This is an excerpt from EERE Network News, a weekly electronic newsletter.
Study Sees Potential in Unconventional Oil and Gas Sources
The world's potential "unconventional" sources of oil and natural gas exceed the current estimates of undiscovered conventional oil and gas sources around the world, according to a study released in February by energy analysts at Wood Mackenzie. The study estimates that unconventional sources such as heavy oil (including oil sands), "tight" gas (gas trapped in nearly impermeable rock formations), coal bed methane, and shale oil could add up to the equivalent of 3.6 trillion barrels of oil. The report estimates that unconventional oil sources could provide more than 20 percent of the global oil supply by 2025, and that unconventional natural gas sources could provide more than 40 percent of the U.S. natural gas supply by 2010. See the Wood Mackenzie press release, an overview of unconventional gas sources from the Natural Gas Supply Association, and an overview of oil shale and oil sand (also called tar sand) technologies on the "Oil Shale and Tar Sands Leasing Programmatic EIS Information Center" Web site, provided by DOE's Argonne National Laboratory.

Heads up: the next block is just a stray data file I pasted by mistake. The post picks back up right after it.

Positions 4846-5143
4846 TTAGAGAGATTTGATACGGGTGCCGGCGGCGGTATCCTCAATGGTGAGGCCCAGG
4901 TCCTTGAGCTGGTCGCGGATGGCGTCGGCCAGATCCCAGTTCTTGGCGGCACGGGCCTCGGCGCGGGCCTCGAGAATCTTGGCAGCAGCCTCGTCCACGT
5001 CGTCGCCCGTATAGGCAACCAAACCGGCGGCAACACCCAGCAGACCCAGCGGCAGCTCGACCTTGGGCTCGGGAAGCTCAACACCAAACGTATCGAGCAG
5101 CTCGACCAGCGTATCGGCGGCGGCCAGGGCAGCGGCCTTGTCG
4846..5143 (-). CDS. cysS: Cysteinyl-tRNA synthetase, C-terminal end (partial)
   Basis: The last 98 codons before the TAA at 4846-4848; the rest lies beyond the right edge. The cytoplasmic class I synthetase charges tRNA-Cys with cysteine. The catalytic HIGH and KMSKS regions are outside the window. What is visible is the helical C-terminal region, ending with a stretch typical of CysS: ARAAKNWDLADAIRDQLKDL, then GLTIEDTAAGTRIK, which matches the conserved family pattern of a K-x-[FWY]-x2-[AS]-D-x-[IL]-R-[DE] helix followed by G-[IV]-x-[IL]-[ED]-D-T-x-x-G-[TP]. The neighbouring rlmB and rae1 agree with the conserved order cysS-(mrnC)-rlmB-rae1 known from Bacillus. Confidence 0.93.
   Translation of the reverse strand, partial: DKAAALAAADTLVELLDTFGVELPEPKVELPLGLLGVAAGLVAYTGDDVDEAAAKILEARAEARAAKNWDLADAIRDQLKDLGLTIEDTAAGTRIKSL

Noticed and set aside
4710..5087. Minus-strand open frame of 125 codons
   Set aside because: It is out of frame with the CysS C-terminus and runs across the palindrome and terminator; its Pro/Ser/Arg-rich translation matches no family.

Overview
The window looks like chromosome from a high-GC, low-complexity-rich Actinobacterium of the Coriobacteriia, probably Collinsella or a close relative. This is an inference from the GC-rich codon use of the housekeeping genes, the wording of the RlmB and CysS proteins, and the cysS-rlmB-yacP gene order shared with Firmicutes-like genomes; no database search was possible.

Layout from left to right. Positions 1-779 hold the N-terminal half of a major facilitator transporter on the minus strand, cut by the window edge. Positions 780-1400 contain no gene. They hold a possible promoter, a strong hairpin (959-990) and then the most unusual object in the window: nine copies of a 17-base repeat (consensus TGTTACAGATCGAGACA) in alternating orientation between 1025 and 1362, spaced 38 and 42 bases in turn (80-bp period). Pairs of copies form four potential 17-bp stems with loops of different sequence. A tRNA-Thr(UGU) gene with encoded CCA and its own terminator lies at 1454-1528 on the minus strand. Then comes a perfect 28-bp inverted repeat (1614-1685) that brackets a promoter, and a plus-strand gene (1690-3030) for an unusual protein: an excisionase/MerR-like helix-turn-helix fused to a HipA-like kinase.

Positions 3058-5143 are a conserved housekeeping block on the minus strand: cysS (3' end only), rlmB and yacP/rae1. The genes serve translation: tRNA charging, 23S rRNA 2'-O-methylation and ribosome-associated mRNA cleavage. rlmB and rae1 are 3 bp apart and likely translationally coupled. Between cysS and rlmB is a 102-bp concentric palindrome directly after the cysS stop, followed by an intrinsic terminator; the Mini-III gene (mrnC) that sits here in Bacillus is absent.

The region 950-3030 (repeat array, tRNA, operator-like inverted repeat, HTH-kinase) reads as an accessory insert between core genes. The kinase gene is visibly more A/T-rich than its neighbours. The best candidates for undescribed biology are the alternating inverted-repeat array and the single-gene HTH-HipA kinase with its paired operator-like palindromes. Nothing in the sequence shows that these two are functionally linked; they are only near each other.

Wood Mackenzie took a closer look at Canadian oil sands in early March, and found that rising costs at current Canadian oil sands developments are making it more difficult for companies to see a return on their investments. Wood Mackenzie found that capital costs per barrel of oil production capacity increased 55 percent since 2005. The company expects more than $100 billion to be invested in Canadian oil sands between now and 2015, but warns that labor shortages and rising material costs have created a hyper-inflationary environment. Canadian oil sands have the potential to yield 174 billion barrels of oil. Wood Mackenzie expects the current output of about 1 million barrels per day to quadruple by 2020. See the Wood Mackenzie press release.